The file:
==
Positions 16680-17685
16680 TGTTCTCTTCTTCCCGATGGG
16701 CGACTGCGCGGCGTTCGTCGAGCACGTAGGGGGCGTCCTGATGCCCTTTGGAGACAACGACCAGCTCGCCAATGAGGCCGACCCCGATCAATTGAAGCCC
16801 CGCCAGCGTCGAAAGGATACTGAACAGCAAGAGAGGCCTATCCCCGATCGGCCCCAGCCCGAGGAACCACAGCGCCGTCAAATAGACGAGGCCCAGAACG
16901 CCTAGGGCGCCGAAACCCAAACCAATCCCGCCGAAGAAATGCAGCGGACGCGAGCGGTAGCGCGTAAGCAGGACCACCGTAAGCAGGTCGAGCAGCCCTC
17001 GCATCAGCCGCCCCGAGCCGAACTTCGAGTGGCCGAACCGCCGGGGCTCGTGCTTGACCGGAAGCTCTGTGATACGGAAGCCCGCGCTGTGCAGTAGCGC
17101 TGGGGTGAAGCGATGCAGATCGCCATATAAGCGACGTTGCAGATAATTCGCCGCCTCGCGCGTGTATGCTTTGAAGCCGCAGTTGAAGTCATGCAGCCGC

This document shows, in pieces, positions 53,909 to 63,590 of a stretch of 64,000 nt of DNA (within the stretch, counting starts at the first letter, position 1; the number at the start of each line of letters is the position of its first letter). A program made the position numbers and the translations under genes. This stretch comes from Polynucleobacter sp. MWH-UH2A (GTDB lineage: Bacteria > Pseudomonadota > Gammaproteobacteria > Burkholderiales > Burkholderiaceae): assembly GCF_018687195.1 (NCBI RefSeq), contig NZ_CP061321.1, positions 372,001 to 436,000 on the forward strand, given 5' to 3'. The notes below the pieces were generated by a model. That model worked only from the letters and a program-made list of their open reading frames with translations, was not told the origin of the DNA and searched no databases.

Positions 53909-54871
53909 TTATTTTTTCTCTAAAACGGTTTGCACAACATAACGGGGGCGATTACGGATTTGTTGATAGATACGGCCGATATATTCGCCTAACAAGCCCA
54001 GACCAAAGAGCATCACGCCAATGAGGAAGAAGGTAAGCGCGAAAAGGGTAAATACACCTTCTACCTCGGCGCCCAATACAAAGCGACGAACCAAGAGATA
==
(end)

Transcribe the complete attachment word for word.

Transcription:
Positions 16680-17685
16680 TGTTCTCTTCTTCCCGATGGG
16701 CGACTGCGCGGCGTTCGTCGAGCACGTAGGGGGCGTCCTGATGCCCTTTGGAGACAACGACCAGCTCGCCAATGAGGCCGACCCCGATCAATTGAAGCCC
16801 CGCCAGCGTCGAAAGGATACTGAACAGCAAGAGAGGCCTATCCCCGATCGGCCCCAGCCCGAGGAACCACAGCGCCGTCAAATAGACGAGGCCCAGAACG
16901 CCTAGGGCGCCGAAACCCAAACCAATCCCGCCGAAGAAATGCAGCGGACGCGAGCGGTAGCGCGTAAGCAGGACCACCGTAAGCAGGTCGAGCAGCCCTC
17001 GCATCAGCCGCCCCGAGCCGAACTTCGAGTGGCCGAACCGCCGGGGCTCGTGCTTGACCGGAAGCTCTGTGATACGGAAGCCCGCGCTGTGCAGTAGCGC
17101 TGGGGTGAAGCGATGCAGATCGCCATATAAGCGACGTTGCAGATAATTCGCCGCCTCGCGCGTGTATGCTTTGAAGCCGCAGTTGAAGTCATGCAGCCGC

This document shows, in pieces, positions 53,909 to 63,590 of a stretch of 64,000 nt of DNA (within the stretch, counting starts at the first letter, position 1; the number at the start of each line of letters is the position of its first letter). A program made the position numbers and the translations under genes. This stretch comes from Polynucleobacter sp. MWH-UH2A (GTDB lineage: Bacteria > Pseudomonadota > Gammaproteobacteria > Burkholderiales > Burkholderiaceae): assembly GCF_018687195.1 (NCBI RefSeq), contig NZ_CP061321.1, positions 372,001 to 436,000 on the forward strand, given 5' to 3'. The notes below the pieces were generated by a model. That model worked only from the letters and a program-made list of their open reading frames with translations, was not told the origin of the DNA and searched no databases.

Positions 53909-54871
53909 TTATTTTTTCTCTAAAACGGTTTGCACAACATAACGGGGGCGATTACGGATTTGTTGATAGATACGGCCGATATATTCGCCTAACAAGCCCA
54001 GACCAAAGAGCATCACGCCAATGAGGAAGAAGGTAAGCGCGAAAAGGGTAAATACACCTTCTACCTCGGCGCCCAATACAAAGCGACGAACCAAGAGATA